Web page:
Main Street's freshly-poured asphalt softened in the heat. Women wearing high heels sometimes left a shoe behind, stuck in black goo. Because of a plumber's strike, both restrooms and drinking fountains could not be ready by opening day. Walt opted for restrooms, leaving visitors hot and thirsty. Most reviewers declared the park overpriced and poorly managed, expecting Disneyland history to be over almost as soon as it began.

Walt Disney not only had a mess on his hands that first day, but he also had a tough time just getting the place built. When asked how he got the idea for Disneyland, Walt Disney once said he thought there should be a place for parents and children to have fun together, but the real story is much more complex.

In the early 1940s, kids started asking to see where Mickey Mouse and Snow White lived. Disney rejected a studio tour because he thought watching people making cartoons was boring. Instead, he thought of building a character display beside the studio. Artist-architect John Hench is quoted in the Disneyland News Media Source Book: "I remember several Sundays seeing Walt across the street in a weed-filled lot, standing, visualizing, all by himself."

Walt Disney and brother Roy mortgaged everything they owned to raise $17 million to build Disneyland, but fell short. ABC-TV stepped in, guaranteeing a $6 million loan in exchange for part ownership and Disney's commitment to produce a weekly television show.

When the City of Burbank denied a request to build near the studio, a crucial chapter in Disneyland history began. Disney engaged Stanford Research Institute, who identified Anaheim as the center of Southern California's future growth. Disney bought 160 acres of Anaheim orange groves, and on May 1, 1954, construction began toward an impossible deadline of July, 1955, when money would run out.

Do you happen to know what the cost to get into the park was in 1955? It was one dollar (which would be around $7.00) in 2007 dollars. But as many of you may know, you had to pay to go on the rides back then. On the day after Black Sunday, 10,000 members of the general public got their first peek at Disneyland. On the first day of its long history, Disneyland charged visitors $1.00 admission to get through the gate and see three "free" attractions in four themed lands. Individual tickets for the 18 rides cost 10 to 35 cents each. Walt and his staff addressed the problems, limiting daily attendance to 20,000 to avoid overcrowding. Within seven weeks, the one-millionth guest passed through the gates.

Our youngest son worked at Disneyland while in college and several of his high school buddies still work there to this day. Many people have made a life long career out of this summer job. This place is still magical to my wife and we couldn't wait for our grand-kids to enjoy the MAGIC of this Magic Kingdom.

So what does all of this have to do with the picture I have posted here? Well, I guess you would have to know, that this picture is actually from the Park that was spawned for the other Park. You see that in 2001, Downtown Disney, Disney's California Adventure and the Grand California Hotel all were opened for business. This photo seemed so much like a Post Card from a trip to California, that I just had to share it.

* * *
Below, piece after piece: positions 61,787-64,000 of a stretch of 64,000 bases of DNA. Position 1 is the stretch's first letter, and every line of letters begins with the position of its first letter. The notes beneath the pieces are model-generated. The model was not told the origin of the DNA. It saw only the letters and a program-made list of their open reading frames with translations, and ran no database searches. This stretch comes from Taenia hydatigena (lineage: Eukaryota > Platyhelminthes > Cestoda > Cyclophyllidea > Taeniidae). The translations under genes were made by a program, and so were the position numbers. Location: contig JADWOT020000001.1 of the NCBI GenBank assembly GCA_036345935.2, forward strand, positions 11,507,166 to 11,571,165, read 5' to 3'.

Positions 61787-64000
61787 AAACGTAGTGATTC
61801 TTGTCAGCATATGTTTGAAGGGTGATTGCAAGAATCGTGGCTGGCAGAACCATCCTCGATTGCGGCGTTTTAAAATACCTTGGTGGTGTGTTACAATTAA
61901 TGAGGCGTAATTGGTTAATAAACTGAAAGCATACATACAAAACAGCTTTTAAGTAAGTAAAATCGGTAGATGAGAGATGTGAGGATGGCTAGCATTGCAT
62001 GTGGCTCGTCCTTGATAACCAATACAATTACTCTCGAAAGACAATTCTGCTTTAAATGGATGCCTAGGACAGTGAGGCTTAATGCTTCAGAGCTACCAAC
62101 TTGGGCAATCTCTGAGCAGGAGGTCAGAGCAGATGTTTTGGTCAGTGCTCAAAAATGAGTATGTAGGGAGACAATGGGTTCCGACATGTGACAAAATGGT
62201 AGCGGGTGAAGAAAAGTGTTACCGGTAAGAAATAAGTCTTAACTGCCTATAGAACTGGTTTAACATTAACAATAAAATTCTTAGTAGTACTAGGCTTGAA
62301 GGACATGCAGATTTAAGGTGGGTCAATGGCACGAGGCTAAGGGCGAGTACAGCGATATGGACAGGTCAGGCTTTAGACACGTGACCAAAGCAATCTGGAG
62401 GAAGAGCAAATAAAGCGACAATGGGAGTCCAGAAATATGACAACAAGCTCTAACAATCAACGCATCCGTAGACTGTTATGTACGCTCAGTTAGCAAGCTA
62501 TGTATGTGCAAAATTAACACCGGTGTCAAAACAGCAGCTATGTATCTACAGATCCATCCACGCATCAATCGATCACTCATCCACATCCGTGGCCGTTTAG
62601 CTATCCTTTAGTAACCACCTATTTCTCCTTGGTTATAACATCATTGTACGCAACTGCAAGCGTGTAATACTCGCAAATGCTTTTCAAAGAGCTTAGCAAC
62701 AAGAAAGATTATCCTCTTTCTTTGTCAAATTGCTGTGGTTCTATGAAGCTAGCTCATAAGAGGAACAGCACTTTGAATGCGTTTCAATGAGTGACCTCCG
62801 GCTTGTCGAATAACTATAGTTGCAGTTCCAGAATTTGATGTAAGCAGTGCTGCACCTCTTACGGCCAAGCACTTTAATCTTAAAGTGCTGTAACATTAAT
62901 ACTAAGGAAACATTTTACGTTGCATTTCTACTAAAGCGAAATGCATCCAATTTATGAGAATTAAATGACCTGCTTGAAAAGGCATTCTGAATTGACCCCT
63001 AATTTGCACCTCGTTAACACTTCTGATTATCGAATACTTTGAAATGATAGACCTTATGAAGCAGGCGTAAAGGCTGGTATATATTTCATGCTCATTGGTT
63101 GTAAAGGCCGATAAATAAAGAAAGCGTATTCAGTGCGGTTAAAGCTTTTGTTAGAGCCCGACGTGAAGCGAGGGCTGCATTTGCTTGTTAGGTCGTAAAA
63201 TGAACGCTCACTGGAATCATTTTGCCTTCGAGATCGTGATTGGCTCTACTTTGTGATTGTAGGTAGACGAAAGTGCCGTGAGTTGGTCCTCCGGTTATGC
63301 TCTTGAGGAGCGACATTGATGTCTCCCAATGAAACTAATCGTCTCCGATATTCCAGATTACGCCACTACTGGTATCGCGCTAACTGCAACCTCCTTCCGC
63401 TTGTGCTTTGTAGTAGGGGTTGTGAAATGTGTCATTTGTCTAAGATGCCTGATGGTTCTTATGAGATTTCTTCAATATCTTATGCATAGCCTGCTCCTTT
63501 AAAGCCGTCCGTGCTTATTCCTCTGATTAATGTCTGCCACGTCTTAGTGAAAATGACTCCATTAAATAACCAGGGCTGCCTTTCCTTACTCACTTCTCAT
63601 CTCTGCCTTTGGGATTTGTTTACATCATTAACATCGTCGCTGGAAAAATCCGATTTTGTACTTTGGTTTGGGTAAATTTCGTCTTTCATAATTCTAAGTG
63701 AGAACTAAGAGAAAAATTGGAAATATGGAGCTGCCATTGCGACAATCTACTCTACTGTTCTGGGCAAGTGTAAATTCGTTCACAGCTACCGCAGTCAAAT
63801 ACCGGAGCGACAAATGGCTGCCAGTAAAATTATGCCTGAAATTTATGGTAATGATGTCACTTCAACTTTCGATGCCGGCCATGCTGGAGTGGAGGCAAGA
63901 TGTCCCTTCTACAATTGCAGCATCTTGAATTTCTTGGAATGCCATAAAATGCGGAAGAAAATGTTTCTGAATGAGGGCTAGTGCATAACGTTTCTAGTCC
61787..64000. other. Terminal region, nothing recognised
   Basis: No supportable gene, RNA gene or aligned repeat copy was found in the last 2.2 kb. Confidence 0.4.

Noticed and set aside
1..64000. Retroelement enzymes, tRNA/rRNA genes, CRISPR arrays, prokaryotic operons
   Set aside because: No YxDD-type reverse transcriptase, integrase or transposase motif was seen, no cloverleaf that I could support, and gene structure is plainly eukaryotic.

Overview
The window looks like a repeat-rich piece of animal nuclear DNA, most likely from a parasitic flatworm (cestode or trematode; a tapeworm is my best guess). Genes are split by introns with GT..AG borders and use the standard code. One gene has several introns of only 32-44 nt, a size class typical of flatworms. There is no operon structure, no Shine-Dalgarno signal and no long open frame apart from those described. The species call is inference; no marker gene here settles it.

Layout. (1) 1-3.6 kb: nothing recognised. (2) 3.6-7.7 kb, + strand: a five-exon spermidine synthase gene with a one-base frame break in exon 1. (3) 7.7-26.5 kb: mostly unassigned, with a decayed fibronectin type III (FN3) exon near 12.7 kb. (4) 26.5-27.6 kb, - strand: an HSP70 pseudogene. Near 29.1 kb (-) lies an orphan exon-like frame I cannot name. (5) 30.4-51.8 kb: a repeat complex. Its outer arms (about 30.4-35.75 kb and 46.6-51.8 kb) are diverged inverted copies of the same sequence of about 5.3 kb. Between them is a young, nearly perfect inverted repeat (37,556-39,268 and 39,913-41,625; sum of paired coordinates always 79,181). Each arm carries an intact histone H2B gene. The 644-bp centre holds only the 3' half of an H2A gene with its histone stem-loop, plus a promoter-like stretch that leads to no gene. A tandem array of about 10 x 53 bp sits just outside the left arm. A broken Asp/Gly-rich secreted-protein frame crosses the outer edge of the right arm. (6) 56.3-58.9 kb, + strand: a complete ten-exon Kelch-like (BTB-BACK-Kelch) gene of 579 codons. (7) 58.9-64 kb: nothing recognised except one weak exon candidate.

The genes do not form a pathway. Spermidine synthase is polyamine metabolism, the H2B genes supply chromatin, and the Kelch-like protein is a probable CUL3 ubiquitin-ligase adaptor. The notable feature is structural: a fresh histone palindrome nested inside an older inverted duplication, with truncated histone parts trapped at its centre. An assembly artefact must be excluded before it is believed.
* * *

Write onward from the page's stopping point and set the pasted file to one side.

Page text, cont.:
This picture is actually a sign on a building in the California Adventure Park right next door. It was our first trip to this Park, but we had a pass that entitled to enjoy both Disneyland and California Adventure on the same day. So here we are, 52 years after its opening day, doing exactly what Walt invisioned, because now you see... there IS a place where parents and children (and even grandchildren) can have fun together.

"I could never convince the financiers that Disneyland was feasible, because dreams offer too little collateral."
~ Walt Disney


9.14.2007 - 25 comments 

Laguna is one of those places that are hard to define in only one blog post. So I'll try and make it even worse by trying to put in just a couple of words, I would have to say that it is an "Artist Community" at the beach. But that really doesn't give justice to the place.

First of all (and perhaps MOST importantly)... it is the place I asked Mrs. LZ to be my wife (several decades ago now). So as this love story goes... we had a romantic dinner in a posh little underground cafe (La Cave) some hours before that and then we drove down to Laguna. While there, I suggested a little walk along the top of the cliffs over looking the moonlit Pacific Ocean. We went out on this little path (one of the most romantic places I could think of) for me to pop the question. I took her off to a gazebo above the cliffs in the area right above the tide pools (which are shown in the photo I have posted here). With such a romantic gesture as this, what else could she say but "YES"? Other than the proposal by me to Mrs. LZ, Laguna Beach is also known for its yearly "Festival of the Masters.”

For those of you who have never seen the Laguna Beach Festival of the Arts "Pageant of the Masters,” let me try and explain that it is ninety minutes of "living pictures" - incredibly faithful art re-creations of classical and contemporary works with real people posing to look exactly like their counterparts in the original pieces. It is presented in an outdoor amphitheater, with a professional orchestra, original scores, live narration, intricate sets, sophisticated lighting, expert staff, and hundreds of dedicated volunteers have won recognition for the Pageant as the best presentation of its kind. The first time I saw it, I was really impressed with how ell the whole thing was done. As a boy I remember that all of our relatives from other parts of the country came to visit us in Southern California, they loved to go see the festival. It really is hard to believe that they could literally make those artist renderings actually come to life.